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Novel portrays world similar to Mark Hacking case

By Jody Ewing
October 14, 2004

Collins paints an authentic, disturbing portrait of a vast organization's violent and colorful past.

On Oct, 1, Salt Lake City police confirmed that the body they’d found in a landfill was that of Lori Hacking, the 27-year-old pregnant woman reported missing by her husband Mark on July 19. Up until Lori’s disappearance, Mark, 28, had spun a web of lies that included graduating from the University of Utah and his acceptance to medical school at University of North Carolina. Neither proved true, and the former psychiatric hospital orderly now has been charged with Lori’s murder.

Well before the Hacking case made national headlines, author and journalist Natalie R. Collins penned a novel familiar to many young men and women raised inside the strictures of Utah’s fundamentalist Mormon community.

Wives and Sisters,” published this week by St. Martin’s Press, depicts a world eerily similar to that of Mark Hacking. The parallels between the deceptions Hacking built around his education and the lies perpetrated by Collins’ character “Mark Peterson” are remarkably uncanny, right down to the same first name.

As a former member of the Church of Jesus Christ of Latter-day Saints and a lifelong Utah resident, Collins paints an authentic, disturbing portrait of a vast organization’s violent and colorful past.

Natalie Collins
Natalie Collins

Sheltering system enables offenders

Collins’ novel opens with an ominous first line that sets the stage for her dramatic tale: “I was six years old the first time I had an inkling God would not always protect me.”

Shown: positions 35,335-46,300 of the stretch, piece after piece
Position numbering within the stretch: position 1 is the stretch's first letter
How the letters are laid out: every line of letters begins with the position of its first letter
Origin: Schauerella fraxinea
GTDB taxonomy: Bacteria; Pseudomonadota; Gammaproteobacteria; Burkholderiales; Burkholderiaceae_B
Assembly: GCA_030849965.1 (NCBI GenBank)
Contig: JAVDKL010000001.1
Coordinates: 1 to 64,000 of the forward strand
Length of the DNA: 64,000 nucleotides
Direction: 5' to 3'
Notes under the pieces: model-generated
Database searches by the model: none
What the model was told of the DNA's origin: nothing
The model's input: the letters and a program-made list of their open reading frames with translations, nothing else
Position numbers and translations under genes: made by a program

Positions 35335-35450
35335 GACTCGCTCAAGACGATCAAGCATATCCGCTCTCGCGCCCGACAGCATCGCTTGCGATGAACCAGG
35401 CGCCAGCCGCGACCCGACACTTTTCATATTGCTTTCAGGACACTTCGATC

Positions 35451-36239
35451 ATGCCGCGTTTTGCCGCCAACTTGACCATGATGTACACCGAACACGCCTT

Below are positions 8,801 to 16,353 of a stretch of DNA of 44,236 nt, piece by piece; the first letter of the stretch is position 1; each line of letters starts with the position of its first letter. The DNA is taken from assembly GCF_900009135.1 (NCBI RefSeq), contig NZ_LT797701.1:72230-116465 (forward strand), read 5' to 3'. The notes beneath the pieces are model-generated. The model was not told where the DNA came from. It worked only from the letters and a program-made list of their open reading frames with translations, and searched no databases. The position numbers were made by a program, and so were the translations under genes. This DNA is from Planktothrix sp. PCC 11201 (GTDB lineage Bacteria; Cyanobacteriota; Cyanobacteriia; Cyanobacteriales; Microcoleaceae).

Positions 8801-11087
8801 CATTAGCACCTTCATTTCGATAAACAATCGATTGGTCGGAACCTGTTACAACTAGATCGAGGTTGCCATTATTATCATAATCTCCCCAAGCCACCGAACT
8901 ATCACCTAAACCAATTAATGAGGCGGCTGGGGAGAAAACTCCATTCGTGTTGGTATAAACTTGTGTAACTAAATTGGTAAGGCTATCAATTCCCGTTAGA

It moves quickly to a shallow creek where 6-year-old Allison Jensen plays with her best friend, Cindy. One moment Cindy is there; the next a bearded man holds them both at gunpoint and suddenly Cindy is gone. When no leads emerge, Cindy is given up for dead. Several years later, still haunted by her childhood friend’s disappearance, Allison suffers a brutal attack that forces her to fill in the gaps of a patchwork memory.

Determined to bring her attacker to justice, she finds herself on a collision course with powerful community leaders bent on covering the tracks of a sexual predator. She must uncover the truth before they find her first and keep her from piecing together the tragic past that haunts her life.

“Writing this book was very cathartic for me,” said Collins in an interview from her Utah home. “I had told my parents that I was going to write my memoirs. They were deadset against it, for reasons I never quite understood.”

Collins decided to “fictionalize” her story, though she says it represents many events throughout her life. Like the character Allison, Collins shared a sinister experience at age six, which she says inspired the novel’s opening.

“I was held at gunpoint with my sister when we were very young children,” she says. “Although the perpetrator was apprehended, charges were never filed because pressure was put onto my parents not to do so.”

In her extensive research of the history and teaching of Mormonism, Collins – who worked 11 years for The Salt Lake Tribune – found amongst its leaders a “protect the Church at all costs” mentality, an ideal she says leads to a sheltering system that enables offenders to abuse their victims repeatedly and without consequence.

That sheltering system reared its head once again months before “Wives” was published. The Latter-day Saints (LDS) hierarchy asked St. Martin’s Press for advance copies long before they should have known it existed. There was no catalog, no listing of the book, no promotion of any kind. There was, however, Collins’ website and her prominence in the ex-Mormon community. She also belongs to an ex-Mormon mailing list, whose members have long suspected that the LDS Church monitors the list. Collins finds their watchful eye “a little bit creepy,” but adds it isn’t surprising.

Her first novel “SisterWife” focused on a central Utah polygamous cult and the lengths to which they’d go to bring about a prophecy, though she says her purpose has never been to say, “The Mormon religion is bad.” Rather, she believes that Mormons are “living, breathing, human beings who love their neighbors, shoot their neighbors, sleep with their neighbors, and sometimes even marry their neighbor’s daughters – all four of them.”